is growing weed legal in oregon

Possession of more than 2 – 8 pounds of marijuana is a class A misdemeanor punishable by up to 1 year in prison and a fine of up to $6,250.


Vehicles and other property may be seized for violations of the Oregon Uniform Controlled Substances Act. The seizing agency, in conjunction with the district attorney, has 30 days to determine if it will pursue a criminal forfeiture proceeding. Should the district attorney decide to pursue criminal forfeiture, it shall be brought in the same proceeding as the underlying offense. When property has been seized, a person with an interest in it (other than the defendant) has 15 days from actual knowledge or notice, whichever is earlier, to file a motion to show cause.

Suspension of Driving Privileges

There is no fine or penalty for possession of 16 ounces or less of solid infused cannabinoid products, 72 ounces or less of liquid infused cannabinoid products and 1 ounce or less of cannabinoid extracts at home.

Is growing weed legal in oregon

“I’m really discouraged because this year the creek went dry two months earlier than it’s ever gone dry during the all years that I’ve been here,” Jerry says.

“We’re in close contact with the governor and our federal partners are starting to open their eyes. I’ve talked to the FBI, and the DEA. And everyone is going, ‘Something’s not right in southern Oregon.’”

“There were some pretty extreme cases. There’s farms where there were young children living in what someone referred to as squalor. They were sleeping under black plastic tarps inside the hoop houses,” she says.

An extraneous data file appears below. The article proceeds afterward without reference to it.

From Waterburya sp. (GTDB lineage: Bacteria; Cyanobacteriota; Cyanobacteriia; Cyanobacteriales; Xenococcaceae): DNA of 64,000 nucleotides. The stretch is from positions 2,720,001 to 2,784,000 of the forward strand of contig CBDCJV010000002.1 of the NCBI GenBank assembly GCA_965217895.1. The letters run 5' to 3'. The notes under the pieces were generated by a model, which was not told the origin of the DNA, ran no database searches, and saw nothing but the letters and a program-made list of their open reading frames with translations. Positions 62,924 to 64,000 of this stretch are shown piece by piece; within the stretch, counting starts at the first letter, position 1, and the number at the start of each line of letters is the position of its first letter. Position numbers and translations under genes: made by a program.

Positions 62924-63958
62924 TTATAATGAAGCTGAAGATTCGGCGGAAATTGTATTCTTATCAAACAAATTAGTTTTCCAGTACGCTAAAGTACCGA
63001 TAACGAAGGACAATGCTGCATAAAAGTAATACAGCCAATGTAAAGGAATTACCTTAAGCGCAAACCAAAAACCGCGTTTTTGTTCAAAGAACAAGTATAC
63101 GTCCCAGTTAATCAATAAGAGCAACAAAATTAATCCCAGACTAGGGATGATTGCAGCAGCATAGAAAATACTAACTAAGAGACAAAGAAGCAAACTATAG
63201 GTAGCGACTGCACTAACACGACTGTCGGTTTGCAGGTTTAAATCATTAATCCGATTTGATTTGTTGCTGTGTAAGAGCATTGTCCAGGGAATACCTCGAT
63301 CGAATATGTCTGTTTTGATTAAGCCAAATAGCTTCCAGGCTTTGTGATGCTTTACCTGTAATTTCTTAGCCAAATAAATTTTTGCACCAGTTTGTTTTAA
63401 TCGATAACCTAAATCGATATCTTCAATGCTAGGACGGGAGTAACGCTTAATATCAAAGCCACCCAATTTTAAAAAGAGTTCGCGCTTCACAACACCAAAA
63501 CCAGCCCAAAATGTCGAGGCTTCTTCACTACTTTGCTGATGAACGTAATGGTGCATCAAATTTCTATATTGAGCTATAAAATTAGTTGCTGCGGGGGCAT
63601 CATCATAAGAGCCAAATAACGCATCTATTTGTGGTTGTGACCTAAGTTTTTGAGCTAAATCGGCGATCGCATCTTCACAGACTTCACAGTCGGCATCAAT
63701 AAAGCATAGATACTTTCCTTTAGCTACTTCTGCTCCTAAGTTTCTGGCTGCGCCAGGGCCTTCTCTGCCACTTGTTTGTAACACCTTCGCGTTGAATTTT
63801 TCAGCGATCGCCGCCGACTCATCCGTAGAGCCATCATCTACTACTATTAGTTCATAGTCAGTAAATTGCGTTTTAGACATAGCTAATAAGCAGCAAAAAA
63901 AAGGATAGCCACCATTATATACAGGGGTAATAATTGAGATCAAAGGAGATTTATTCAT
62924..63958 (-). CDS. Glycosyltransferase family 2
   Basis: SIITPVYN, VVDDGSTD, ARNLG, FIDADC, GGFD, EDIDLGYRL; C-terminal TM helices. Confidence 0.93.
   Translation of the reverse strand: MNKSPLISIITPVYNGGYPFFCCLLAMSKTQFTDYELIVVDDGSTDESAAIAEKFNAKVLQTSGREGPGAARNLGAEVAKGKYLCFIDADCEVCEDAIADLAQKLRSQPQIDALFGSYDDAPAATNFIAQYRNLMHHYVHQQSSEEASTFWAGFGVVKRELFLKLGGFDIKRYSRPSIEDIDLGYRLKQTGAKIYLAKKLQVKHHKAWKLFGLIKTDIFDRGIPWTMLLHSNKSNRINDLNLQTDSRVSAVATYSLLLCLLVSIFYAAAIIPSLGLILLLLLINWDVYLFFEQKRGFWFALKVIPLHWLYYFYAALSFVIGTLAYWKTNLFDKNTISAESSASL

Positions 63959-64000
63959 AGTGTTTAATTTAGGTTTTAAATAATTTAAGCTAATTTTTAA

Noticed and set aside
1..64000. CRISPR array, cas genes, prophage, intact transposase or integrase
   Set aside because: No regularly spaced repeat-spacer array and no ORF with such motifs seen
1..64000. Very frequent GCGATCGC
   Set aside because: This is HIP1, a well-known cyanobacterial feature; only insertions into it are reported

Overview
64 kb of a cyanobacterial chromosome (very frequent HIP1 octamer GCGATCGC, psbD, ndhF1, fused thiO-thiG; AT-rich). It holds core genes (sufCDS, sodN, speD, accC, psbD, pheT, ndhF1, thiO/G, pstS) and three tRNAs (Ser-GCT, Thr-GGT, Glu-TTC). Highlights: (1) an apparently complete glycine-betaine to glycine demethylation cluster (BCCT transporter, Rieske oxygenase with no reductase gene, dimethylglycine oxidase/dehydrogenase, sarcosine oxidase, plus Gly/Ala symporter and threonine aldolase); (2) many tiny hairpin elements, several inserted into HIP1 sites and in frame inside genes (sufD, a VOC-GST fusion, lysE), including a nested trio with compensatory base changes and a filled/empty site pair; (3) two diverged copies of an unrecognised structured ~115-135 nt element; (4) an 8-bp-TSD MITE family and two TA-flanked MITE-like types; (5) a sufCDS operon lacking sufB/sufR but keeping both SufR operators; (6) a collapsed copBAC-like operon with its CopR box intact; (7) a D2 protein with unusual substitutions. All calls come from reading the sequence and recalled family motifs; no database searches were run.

Although Governor Brown declined to send in the national guard this harvest season, which ended mid-November, Daniel hopes he will have the state’s support next year.

This part of south-western Oregon – which encompasses Josephine, Jackson and Douglas counties and was settled by goldminers in the 1850s – has always kept a touch of the wild west anti-authority streak, contributing to its status as a stronghold of illegal cannabis farms since the 1960s.

The abuse of workers, environmental degradation and threats of violence towards locals have pushed some residents who have historically been skeptical of federal drug enforcement to ask for exactly that. Cedar Grey and his wife, Madrone, own Siskiyou Sungrown, a seven-year-old permitted cannabis farm with 5,000 plants, which is large for a legal operation. But he has been growing cannabis in this area since 1998, the year Oregon legalized marijuana for medical use.

A big part of the problem is rooted in the legalization of industrial hemp, which looks and smells like marijuana but won’t get you high. Since 2010, it’s been legal to grow hemp in unlimited quantities. After the hemp market crashed in 2018, some farmers began hiding psychoactive cannabis plants in their hemp fields and many more leased their properties to out-of-state operators who claimed they planned on growing hemp.